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RUGBYPASS+ Pain, pleasure and patience

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Pain, pleasure and patience By Tom Vinicombe

Following the Highlanders’ loss to the Hurricanes in Dunedin two weekends ago, there was one major silver lining for the home side.

Towering 24-year-old lock Pari Pari Parkinson ran on to the field for the first time in almost seven months and managed to get through a solid 50-minute shift before taking a well-earned breather.

“No one in New Zealand can play rugby like Pari Pari Parkinson,” Highlanders coach Tony Brown said after the match.

“He plays the game a different way to anyone else in New Zealand and when it’s on it’s unstoppable. For me, we’ve just got to let Pari be himself and go out and play the game he loves playing.”

There’s certainly a lot to like about Parkinson.

With a height of 2.04 metres, he’s taller than all five locks the All Blacks brought into camp last season and on par with 2014 World Player of the Year Brodie Retallick.

He’s also added almost 10 kilos of mass to his frame over his extended stint on the sidelines, bringing him up to 133kg and making him the heaviest professional second-rower in New Zealand by some margin.

Outside of his physiological make-up, Parkinson has deft hands for a tall man and never shies away from big collisions.

Pari Pari Parkinson has never been one to shy away from a collision – here he is playing for Tasman in the Mitre 10 Cup Premiership semi final against Auckland in Blenheim in 2019. (Photo by Evan Barnes/Getty Images)

In short, he’s exactly the kind of player the All Blacks will be looking to bring into their fold – provided that Parkinson, 24, can get back to full fitness following the harrowing injury that ruled him out for six months.

While it was against the Hurricanes that Parkinson was helped from the field in the final round of last year’s Super Rugby Aotearoa season, the problems started in 2019.

“I injured it originally in the Maori All Blacks game against Fiji, which was like two years ago,” Parkinson told The XV

“I went up in a lineout. It was a defensive lineout in the second half. We had it set up so that my back lifter would shoot off to cover the inside of the 10 off the lineout, so he did that and then obviously no one was there to help bring me down so I just landed straight on the side of a dude’s foot. My ankle just went bang, rolled, and everything went.”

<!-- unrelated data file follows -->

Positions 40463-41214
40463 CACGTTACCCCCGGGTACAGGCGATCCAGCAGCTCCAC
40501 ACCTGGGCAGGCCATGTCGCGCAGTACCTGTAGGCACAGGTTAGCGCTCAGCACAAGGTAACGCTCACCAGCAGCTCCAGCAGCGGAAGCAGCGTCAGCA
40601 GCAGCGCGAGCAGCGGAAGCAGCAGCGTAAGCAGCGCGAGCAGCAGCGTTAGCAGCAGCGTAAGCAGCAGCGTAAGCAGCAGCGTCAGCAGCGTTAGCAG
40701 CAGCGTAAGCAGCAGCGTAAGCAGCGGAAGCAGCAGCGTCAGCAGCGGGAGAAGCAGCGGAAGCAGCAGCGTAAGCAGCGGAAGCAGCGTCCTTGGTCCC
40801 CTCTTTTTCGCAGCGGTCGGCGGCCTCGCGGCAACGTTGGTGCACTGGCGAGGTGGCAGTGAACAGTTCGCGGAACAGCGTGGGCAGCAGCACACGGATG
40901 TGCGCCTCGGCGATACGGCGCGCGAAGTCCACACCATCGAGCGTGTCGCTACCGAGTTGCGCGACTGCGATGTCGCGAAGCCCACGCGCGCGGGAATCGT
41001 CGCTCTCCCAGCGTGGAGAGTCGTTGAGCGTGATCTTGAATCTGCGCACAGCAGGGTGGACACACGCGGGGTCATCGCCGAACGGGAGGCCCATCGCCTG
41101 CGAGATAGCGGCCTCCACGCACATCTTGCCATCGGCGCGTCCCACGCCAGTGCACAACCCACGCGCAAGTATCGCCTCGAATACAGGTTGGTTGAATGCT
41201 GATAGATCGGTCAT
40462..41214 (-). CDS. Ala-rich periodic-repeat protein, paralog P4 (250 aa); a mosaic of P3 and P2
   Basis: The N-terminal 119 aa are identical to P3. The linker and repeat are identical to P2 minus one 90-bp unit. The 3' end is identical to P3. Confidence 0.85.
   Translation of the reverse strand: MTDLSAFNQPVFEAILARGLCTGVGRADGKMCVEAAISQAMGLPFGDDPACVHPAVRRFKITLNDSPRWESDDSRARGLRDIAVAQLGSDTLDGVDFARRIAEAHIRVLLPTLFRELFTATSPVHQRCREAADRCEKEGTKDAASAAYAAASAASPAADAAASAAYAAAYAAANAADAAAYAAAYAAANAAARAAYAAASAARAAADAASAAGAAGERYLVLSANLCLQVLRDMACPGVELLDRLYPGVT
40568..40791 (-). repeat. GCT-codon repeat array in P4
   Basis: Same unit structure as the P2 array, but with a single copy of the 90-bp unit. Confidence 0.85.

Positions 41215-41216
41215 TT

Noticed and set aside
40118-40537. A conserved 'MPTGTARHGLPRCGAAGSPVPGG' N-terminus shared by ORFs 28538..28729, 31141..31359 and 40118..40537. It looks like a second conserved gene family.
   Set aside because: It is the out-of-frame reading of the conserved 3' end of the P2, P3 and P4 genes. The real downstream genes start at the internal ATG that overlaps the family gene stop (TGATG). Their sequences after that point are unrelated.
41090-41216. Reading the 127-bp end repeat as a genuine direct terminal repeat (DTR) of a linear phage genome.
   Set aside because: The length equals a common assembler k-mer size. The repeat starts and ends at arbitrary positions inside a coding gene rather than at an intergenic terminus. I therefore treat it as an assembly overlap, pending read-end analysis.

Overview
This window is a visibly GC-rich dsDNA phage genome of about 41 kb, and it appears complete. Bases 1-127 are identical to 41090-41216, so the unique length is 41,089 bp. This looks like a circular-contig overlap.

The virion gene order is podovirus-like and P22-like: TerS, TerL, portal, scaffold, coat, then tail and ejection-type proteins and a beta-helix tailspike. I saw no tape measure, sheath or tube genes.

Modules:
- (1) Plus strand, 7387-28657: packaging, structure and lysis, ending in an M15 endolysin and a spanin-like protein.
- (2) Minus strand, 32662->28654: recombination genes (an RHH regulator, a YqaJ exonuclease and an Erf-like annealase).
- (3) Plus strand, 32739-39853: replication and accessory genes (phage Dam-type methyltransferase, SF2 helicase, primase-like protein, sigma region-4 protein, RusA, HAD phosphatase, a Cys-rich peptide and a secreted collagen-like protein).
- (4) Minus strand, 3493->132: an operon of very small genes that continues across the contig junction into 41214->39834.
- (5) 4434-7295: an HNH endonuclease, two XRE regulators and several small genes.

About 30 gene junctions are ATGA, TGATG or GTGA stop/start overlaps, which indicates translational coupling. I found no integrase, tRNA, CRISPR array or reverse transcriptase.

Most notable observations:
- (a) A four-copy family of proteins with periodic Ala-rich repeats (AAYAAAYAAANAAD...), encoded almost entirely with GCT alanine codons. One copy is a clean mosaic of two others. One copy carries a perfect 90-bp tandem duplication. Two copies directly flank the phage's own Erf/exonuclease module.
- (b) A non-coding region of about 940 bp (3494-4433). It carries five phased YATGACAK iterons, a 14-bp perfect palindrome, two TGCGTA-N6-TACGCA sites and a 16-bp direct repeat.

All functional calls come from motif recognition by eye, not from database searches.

“I sort of rehabbed it but I wasn’t really sure how bad it actually was, so I just kept playing on it.”

Parkinson played through the pain – first for Tasman during their title-winning 2019 campaign and then for the Highlanders during the 2020 season.

I didn’t really want to acknowledge surgery as an option until it got to the point where it was painful to walk on.

Pari Pari Parkinson

Like for so many professionals, surgery was a worst-case option, one which Parkinson resisted until it became impossible to carry on.

“Surgery takes you out for so long and it’s only really something you do if you really have to, so I waited until I really had to,” he said. “Although it’s important, it’s incredibly boring and I didn’t really want to acknowledge it as an option until it got to the point where it was painful to walk on.

“If I had an MRI and looked at it properly, I probably would have seen that it was like a ticking time-bomb and just bit the bullet then and there but obviously I didn’t want to go that way. I thought I’d just keep chugging away.”

The ankle became progressively more troubling for Parkinson, often sending shooting pains up his leg when he was running, setting a scrum or jumping in a lineout.

Things culminated last August against the Hurricanes. After a few issues at training during the week, the ankle gave way close to halftime and Parkinson was pulled from the pitch.

“I tried to play on it but everything felt loose,” Parkinson said. “I was thinking to myself, ‘Whatever’s in there is cooked’.

“I knew as soon as I came off field against the Canes that I was going to need surgery because of just the way it felt.”